01000101 in Sternenfels
Another small town near Maulbronn is Sternenfels.
I was on my way to check if an ice-cream place had opened and passed a very strange looking column. It was very tall, with a golden band close to the top and lots of zeroes and ones engraved in it. I was wondering what it was, but my husband as a mathematician immediately recognized the engravings as a binary code.After some looking around we found a plate, telling us the code means Sternenfels written in binary letters. The column had been put up for Sternenfels's participation at the EXPO 2000.
An (in)famous citizen: Knittlingen
Knittlingen is a small town close to Maulbronn, so small that it isn't in the VT database. Although it's roughly the same size, it seems to be much smaller, probably because it lacks the tourism Maulbronn has because of the monastery.
It's on the bus route from the train station in Bretten to Maulbronn and after passing through it a few times I wanted to see more of it.
In 15th century , probably around 1480,a famous person was born there, Dr Faust. He was, depending on which legend you believe, a magician, an alchemist, a miracle worker, a searcher for truth... He became really famous when the German writer Goethe wrote a play about him and his deal with the devil to find out the cause of all things between heaven and earth.
Small Knittlingen is very proud of its famous citizen. There is Faust museum, which is also a research centre and often houses talks about Dr Faust. I didn't visit the museum this time, since it's in an old building and old buildings have lots of stairs and are not wheelchair accessible at all. But I will visit there later.
The influence of the Maulbronn Monastery can be seen all over in Knittlingen. On many historic buildings there are signs saying this used to belong to the monks of Maulbronn, this was where they had their wine press, this was where they stored many of their belongings.
Another group of people who influenced life in Knittlingen was the Taxis family, who established the first post office in Knittlingen in 1490. They opened a horse station, to change horses there on the route from the Netherlands to Austria.The word for our taxis today comes from this family name, only today we take a car and not a horse.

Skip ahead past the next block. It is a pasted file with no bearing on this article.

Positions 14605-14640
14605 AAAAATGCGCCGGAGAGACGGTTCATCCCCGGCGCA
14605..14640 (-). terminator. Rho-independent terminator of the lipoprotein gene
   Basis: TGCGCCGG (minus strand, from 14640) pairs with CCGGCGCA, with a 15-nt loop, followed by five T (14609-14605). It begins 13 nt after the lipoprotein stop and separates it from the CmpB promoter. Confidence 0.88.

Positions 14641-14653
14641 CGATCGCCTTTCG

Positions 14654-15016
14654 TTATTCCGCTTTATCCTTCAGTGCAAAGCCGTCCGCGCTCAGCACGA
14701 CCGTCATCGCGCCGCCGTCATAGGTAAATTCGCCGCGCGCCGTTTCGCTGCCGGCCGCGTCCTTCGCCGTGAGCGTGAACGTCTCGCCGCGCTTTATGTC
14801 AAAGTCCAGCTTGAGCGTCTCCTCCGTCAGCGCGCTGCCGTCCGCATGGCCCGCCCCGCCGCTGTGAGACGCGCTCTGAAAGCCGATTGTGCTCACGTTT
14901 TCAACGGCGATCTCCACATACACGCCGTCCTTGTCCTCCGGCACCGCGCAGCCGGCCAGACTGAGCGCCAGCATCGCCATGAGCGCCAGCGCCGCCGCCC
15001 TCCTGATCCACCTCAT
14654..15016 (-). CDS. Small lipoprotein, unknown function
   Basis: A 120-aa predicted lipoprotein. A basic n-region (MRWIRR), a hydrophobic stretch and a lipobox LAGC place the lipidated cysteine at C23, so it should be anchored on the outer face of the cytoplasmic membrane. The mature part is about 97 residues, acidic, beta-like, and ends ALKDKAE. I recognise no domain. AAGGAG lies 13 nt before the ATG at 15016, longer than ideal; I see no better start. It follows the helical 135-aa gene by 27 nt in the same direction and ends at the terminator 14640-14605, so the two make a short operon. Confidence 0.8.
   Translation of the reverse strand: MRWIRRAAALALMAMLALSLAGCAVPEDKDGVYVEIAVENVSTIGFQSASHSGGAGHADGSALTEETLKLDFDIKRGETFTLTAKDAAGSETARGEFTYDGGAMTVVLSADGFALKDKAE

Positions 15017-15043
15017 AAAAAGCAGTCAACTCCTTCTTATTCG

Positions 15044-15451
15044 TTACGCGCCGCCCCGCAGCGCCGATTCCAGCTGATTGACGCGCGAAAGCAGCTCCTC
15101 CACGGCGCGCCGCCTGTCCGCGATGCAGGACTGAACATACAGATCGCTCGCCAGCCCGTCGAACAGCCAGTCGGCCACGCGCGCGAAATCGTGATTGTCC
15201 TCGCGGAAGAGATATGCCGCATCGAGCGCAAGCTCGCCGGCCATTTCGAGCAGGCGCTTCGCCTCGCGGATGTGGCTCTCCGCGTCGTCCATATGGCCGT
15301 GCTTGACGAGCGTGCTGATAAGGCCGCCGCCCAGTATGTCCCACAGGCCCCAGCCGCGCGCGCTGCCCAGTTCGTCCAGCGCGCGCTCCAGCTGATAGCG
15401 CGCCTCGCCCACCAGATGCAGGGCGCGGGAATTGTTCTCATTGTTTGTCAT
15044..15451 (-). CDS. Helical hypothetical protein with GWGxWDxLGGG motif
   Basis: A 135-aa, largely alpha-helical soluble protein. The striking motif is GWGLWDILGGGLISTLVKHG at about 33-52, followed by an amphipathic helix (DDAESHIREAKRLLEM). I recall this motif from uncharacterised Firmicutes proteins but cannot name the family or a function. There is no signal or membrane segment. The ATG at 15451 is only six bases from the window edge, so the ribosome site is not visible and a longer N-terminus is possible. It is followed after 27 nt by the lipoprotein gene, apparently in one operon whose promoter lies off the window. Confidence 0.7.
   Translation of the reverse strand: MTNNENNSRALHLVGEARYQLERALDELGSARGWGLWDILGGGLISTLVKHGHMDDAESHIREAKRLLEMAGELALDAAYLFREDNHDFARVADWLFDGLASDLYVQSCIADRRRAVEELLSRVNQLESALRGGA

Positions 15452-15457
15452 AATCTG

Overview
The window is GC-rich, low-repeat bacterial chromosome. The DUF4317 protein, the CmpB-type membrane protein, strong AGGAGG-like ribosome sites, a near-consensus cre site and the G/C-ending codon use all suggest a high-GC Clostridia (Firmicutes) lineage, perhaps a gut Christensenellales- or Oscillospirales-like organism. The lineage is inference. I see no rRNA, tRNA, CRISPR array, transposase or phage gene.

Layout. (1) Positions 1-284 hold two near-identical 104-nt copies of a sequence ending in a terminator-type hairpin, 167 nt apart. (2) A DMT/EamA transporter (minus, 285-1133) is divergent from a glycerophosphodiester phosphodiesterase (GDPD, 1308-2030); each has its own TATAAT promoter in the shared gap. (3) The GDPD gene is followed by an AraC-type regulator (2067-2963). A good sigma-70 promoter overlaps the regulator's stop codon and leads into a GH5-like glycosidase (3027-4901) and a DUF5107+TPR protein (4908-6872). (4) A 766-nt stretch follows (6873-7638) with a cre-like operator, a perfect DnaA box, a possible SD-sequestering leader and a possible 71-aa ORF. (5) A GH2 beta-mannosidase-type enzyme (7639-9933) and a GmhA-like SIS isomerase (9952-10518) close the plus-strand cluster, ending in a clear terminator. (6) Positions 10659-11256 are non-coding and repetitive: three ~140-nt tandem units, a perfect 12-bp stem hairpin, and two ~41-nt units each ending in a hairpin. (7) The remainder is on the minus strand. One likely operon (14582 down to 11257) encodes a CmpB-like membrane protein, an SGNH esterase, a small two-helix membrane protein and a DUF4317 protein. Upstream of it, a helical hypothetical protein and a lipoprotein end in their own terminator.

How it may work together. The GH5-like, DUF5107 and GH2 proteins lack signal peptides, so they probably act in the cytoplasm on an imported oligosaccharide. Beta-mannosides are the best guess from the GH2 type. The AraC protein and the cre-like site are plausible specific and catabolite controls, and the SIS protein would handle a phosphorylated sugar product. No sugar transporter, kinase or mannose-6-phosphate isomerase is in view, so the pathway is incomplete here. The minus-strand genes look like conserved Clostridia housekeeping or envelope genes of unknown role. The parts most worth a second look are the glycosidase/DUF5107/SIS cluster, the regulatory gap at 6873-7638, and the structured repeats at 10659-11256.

The main street today still passes a long historic building called the Kanne Post. It's a restaurant today.
- Historical Travel
Bretten is a nice, small town , less than half an hour by car from Maulbronn. We stopped there to visit the Schutzengelmuseum, a museum for guardian angels.
This museum is inside an old, half-timbered house, beautiful in itself to look at, but a listed building and as such not much changed inside. This means there are steep stairs and no lift.
On the ground floor and one of the upper floors there was an exhibition about different types of windows used in these old, half-timbered houses. While this was surprisingly interesting - I admit I had never before thought about what type of window you need for an old house - it was not the main reason we had come.
My mother wanted to see the guardian angel exhibition, and this was on the upper floors.
It was very difficult for her to climb the stairs, it took a lot of time and was quite painful. But it was worth it.
There were many pictures of scenes when guardian angels protect children, some not really great art but actually a bit kitschy. What I found very interesting were the additional explanations, how the concept of guardian angels can be seen in many religions all over the world. Apart from the paintings of guardian angels there were painting of their counterparts in other religions.
This museum is well worth a visit, but not if you have any problem walking. We talked to the man at the entrance and he told us they had tried just about anything to get permission for a lift, but as it is a historical building they never got this permission. He said this was especially bad, since most of their visitors interested in guardina angels were elderly people who usually had great trouble with the stairs.
Right now (winter 2012) there is special exhibition about festivities of light in winter around the world, Christmas, Hanukkah, Lucia etc. We would have loved to go there, but my mother's problems have got worse and there is no way she could manage the stairs now.
The entrance is free, you're welcome to give a donation.
It is open on weekends and holidays from 11:00 to 17:00
- Religious Travel